February 2018

05.02.2018

# Media

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Phys.org: Glacial geoengineering—the key to slowing sea level rise?

"The rapid collapse of some of the world's biggest glaciers due to climate change will have devastating consequences for our planet's coastlines due to sea level rise. Compounding this issue is the fact that many of these coastlines are heavily populated and developed. A recent proposal, first reported in The Atlantic, aims to avert potential catastrophe by turning to geoengineering through the construction of massive underwater walls, called sills, which would be built where glaciers meet the ocean in Antarctica and Greenland."

 

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05.02.2018

# New Publications

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Yosef, Gil; et al. (2018): Large-scale semi-arid afforestation can enhance precipitation and carbon sequestration potential

Yosef, Gil; Walko, Robert; Avisar, Roni; Tatarinov, Fedor; Rotenberg, Eyal; Yakir, Dan (2018): Large-scale semi-arid afforestation can enhance precipitation and carbon sequestration potential. In Scientific reports 8 (1), p. 996. DOI: 10.1038/s41598-018-19265-6.

"Here, we use a Global Climate Model to provide a process-based demonstration that implementing measured characteristics of a successful semi-arid afforestation system (2000 ha, ~300 mm mean annual precipitation) over large areas (~200 million ha) of similar precipitation levels in the Sahel and North Australia leads to the weakening and shifting of regional low-level jets, enhancing moisture penetration and precipitation (+0.8 ± 0.1 mm d−1 over the Sahel and +0.4 ± 0.1 mm d−1 over North Australia), influencing areas larger than the original afforestation. "

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05.02.2018

# New Publications

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Keller, David P. (2018): Marine Climate Engineering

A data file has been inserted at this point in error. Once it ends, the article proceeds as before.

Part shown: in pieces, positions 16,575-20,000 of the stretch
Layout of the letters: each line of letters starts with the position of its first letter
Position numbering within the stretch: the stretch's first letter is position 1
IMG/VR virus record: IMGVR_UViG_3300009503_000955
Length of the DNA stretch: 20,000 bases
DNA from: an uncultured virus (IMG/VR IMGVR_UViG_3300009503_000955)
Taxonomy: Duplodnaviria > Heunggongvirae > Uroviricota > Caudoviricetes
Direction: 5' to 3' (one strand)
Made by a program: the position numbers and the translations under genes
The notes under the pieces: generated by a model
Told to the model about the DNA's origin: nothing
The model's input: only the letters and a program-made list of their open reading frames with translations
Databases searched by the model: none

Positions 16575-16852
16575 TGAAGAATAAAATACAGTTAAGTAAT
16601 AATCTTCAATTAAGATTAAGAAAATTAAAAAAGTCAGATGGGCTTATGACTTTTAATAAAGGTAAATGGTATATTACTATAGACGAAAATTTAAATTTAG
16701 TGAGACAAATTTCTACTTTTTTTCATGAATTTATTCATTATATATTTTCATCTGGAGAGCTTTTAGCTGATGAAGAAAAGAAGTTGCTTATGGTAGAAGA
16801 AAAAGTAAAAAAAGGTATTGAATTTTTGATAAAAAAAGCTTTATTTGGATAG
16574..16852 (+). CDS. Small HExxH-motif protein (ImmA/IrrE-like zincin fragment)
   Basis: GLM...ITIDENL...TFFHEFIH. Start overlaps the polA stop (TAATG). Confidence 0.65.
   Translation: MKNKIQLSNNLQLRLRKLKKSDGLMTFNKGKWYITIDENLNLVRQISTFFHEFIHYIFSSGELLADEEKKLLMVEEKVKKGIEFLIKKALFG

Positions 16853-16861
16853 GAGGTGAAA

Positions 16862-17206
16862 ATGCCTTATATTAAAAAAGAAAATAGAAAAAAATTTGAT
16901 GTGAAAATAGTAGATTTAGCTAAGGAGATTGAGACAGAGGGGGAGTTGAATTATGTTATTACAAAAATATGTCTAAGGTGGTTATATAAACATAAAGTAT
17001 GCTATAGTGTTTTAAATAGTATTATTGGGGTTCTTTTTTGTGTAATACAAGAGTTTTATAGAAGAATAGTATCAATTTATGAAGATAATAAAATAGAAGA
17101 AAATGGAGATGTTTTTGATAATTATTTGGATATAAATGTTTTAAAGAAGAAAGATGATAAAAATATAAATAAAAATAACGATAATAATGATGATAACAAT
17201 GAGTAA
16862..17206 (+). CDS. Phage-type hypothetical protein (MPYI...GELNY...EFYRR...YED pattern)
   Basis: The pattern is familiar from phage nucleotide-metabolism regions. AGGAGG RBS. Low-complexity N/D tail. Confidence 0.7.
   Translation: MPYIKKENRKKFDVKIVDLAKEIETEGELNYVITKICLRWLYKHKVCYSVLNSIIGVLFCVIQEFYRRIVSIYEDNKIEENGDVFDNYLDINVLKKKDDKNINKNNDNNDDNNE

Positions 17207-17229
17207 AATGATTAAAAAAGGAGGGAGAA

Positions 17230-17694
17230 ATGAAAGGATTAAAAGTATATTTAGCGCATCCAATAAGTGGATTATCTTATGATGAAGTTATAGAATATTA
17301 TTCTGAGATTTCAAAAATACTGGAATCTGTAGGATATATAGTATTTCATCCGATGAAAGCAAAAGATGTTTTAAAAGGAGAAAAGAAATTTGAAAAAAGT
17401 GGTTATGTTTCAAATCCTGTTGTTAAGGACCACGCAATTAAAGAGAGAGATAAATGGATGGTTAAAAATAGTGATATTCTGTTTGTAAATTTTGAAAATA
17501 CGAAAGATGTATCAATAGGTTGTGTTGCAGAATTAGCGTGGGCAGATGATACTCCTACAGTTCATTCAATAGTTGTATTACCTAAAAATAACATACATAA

Keller, David P. (2018): Marine Climate Engineering. In Markus Salomon, Till Markus (Eds.): Handbook on Marine Environment Protection. Science, Impacts and Sustainable Management. 1st edition 2018. Cham: Springer International Publishing, pp. 261–276.

"In this chapter an overview is given of the proposed climate engineering methods that involve the direct manipulation of marine systems. This includes methods that enhance the ocean’s natural physical, chemical, and biological CO2 sequestration pathways, as well as purely technical ones that either use the ocean as a carbon storage reservoir or alter it’s properties to affect the Earth’s radiation budget."

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04.02.2018

# Media

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TeCake: The Volcano that can aid to reduce global warming, says NASA

"Alan Robock, a climatologist at Rutgers University, who studies volcanic eruptions and has been involved in discussions about the rapid-response project, says in a statement, “This is important if we’re ever going to do geoengineering.” He continues further, “but even if there were no such thing as geoengineering, it’s still important to understand how volcanoes affect climate.”"

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04.02.2018

# New Publications

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Price, Paul; et al. (2018): A Post-Paris Literature Review of Negative Emissions Technology, and Potential for Ireland

Price, Paul; Mcgeever, Alwynne; Jones, Mike; Mcmullin, Barry (2018): A Post-Paris Literature Review of Negative Emissions Technology, and Potential for Ireland. Dublin City University; Trinity College Dublin (Working Paper).